Danny DeVito directs this black comedy about a long-married couple in the throes of divorce at the height of the materialistic 1980s, and his second feature far surpasses his first effort, THROW MOMMA FROM THE TRAIN, in style, substance, and comedic impact. Barbara and Oliver Rose were the perfect couple--he was a prominent Washington lawyer, she had a wildly successful catering business, they had a great house, great art, great cars and great kids. But when Barbara begins to wonder about life without Oliver, she likes what she sees and sues for divorce; unfortunately, neither of them likes the prospect of life without their opulent home, and war is waged to determine who will keep it. The pair become increasingly outlandish in their battle tactics, moving from cunning to cruel to outright surreal, and DeVito's camera echoes this mood with its unorthodox angles and movement. DeVito himself narrates the action as Oliver Rose's lawyer, and Kathleen Turner and Michael Douglas prove once again their chemistry as a passionately antagonistic couple (ROMANCING THE STONE, JEWEL OF THE NILE).
Danny DeVito - American actor/director, HOFFA (1992)
Danny De Vito - American actor/director, HOFFA (1992)
Heather Fairfield - Actress
Kathleen Turner - American Actress
Sean Astin - Actor, THE GOONIES, RUDY
David Newman - Composer, SERENITY (2005)
Michael Douglas - Actor, THE STREETS OF SAN FRANCISCO/WALL STREET
A black comedy about a wealthy couple embroiled in a bitter divorce. Oliver Rose is a successful lawyer; his wife Barbara has been a committed homemaker with a flair for interior decorating. Together they created a home that looks like something off the pages of "House Beautiful." But after their two kids grow up and leave home, Barbara decides that their perfect marriage isn't so perfect anymore and wants out. Unable to reach an agreement about who will keep the house and everything in it, the Roses become engaged in a vicious battle to the death over the possession of their material objects.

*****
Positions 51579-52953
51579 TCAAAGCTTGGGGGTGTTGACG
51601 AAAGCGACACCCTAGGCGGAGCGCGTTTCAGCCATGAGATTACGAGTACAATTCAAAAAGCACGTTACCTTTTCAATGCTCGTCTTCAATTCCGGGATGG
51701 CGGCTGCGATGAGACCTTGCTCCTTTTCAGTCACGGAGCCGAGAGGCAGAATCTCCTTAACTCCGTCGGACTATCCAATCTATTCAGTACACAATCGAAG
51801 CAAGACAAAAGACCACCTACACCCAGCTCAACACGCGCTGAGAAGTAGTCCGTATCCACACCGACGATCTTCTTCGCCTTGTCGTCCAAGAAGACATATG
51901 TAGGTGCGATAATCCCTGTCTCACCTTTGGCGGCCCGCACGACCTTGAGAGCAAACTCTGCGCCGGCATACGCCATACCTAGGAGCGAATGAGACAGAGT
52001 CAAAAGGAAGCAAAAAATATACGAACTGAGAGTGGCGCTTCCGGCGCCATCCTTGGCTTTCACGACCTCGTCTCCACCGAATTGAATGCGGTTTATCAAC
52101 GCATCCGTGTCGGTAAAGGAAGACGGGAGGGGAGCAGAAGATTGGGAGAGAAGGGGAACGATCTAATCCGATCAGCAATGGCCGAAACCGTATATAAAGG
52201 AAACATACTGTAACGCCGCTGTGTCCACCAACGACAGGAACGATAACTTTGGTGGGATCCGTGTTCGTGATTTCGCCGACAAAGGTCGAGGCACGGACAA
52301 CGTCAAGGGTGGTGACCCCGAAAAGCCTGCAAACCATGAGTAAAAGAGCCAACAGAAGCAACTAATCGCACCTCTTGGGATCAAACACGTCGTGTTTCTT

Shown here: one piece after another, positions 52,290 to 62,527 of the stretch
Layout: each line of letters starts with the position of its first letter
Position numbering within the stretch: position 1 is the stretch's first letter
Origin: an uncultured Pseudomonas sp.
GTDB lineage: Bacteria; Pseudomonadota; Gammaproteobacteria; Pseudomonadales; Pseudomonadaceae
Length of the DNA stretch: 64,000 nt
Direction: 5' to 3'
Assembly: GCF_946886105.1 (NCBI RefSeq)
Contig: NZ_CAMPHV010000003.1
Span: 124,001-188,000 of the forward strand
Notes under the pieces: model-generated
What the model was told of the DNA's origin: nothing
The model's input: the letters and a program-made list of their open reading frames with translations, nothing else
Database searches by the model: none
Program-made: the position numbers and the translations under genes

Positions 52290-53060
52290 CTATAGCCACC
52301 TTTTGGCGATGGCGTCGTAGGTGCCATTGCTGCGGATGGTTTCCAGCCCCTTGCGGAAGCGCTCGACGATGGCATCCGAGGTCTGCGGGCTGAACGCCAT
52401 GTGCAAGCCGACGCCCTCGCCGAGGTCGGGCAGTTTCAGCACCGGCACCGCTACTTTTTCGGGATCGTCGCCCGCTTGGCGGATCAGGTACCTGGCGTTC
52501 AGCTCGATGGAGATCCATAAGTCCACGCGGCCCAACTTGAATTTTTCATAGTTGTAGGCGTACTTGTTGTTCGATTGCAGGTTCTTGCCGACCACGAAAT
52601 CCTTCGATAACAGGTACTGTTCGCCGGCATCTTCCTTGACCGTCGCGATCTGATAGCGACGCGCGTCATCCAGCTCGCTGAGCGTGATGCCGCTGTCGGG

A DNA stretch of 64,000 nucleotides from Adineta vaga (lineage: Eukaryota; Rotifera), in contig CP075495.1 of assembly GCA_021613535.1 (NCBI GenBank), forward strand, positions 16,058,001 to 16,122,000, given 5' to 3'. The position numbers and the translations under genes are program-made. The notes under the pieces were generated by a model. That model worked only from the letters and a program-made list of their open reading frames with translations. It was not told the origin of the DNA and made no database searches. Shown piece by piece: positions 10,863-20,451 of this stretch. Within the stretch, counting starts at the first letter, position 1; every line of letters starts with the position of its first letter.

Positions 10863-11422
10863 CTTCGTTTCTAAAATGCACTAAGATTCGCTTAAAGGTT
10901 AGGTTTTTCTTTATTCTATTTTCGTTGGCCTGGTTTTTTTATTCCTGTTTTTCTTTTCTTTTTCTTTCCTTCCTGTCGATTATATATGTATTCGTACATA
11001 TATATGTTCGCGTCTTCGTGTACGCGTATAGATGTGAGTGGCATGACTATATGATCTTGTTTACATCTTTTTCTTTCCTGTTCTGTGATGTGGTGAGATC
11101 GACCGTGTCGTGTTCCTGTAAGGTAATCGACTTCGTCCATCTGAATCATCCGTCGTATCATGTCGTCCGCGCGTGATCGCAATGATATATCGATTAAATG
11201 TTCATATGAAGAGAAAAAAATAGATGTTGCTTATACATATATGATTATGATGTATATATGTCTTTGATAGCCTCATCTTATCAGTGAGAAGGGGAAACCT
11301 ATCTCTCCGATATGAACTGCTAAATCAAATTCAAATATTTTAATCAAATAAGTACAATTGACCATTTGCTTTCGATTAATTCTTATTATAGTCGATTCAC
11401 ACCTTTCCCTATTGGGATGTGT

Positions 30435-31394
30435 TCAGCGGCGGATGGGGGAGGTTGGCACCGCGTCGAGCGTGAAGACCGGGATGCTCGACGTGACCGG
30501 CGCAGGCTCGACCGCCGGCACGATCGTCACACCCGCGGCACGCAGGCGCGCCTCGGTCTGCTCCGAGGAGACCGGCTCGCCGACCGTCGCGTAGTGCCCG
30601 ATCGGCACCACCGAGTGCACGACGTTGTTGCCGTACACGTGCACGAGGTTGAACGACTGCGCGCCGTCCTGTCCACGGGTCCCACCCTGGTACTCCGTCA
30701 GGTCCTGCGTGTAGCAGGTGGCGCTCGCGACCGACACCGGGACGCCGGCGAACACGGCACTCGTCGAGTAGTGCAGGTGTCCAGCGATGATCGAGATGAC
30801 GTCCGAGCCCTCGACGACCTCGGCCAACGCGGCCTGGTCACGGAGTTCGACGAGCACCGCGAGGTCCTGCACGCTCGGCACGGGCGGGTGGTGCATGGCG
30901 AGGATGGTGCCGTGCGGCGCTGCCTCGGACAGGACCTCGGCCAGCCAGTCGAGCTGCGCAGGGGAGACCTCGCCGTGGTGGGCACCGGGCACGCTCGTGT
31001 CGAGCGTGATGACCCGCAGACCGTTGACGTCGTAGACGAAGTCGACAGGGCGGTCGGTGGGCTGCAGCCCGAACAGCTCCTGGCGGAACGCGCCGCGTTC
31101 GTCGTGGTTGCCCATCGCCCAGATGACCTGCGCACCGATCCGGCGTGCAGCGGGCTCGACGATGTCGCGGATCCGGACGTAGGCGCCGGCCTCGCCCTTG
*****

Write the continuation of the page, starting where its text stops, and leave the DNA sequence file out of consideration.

Estimated budget $30 million. Filmed in Panavision and DeLuxe color in Los Angeles, California and Coupeville, Washington. Began shooting March 21, 1989; complete shooting June 1989. Released in the USA December 8, 1989. Shown at the Berlin Film Festival (in competition) February 9-20, 1990. Released on video June 28, 1990. Additional cast: Trenton Teigen (Josh at 10) and Bethany McKinney (Carolyn at 10). Popeye played Bennie the Dog and Tyler played Kitty-Kitty the Cat. Additional music credits: "We Wish You a Merry Christmas" performed by the Sesame Street Cast and arranged by Sam Pottle. Body doubles creation for Michael Douglas and Kathleen Turner by Thomas R. Burman and Bari Dreiband-Burman. Body makeup by Gina Rylander. Rated BBFC 15 by the British Board of Film Classification. The Special Edition Laserdisc includes an introduction and commentary by Danny DeVito, additional scenes deleted from the theatrical release, the original theatrical trailer, the film's script, production designs and stills, posters, and props.
"...A deliriously mean-spirited free-for-all....[Turner and Douglas are at their] comic best when being as awful as both are required to be here..." - 12/08/1989 New York Times, p.C16
"...Biting and vicious....It's also thoughtful, laceratingly funny and bravely true to its own black-and-blue comic vision..." - 12/08/1989 Los Angeles Times, p.C1
4 stars out of 5 -- "[T]he two leads battle with such gusto that it's fun to be sitting at ringside..." - 03/01/2013 Total Film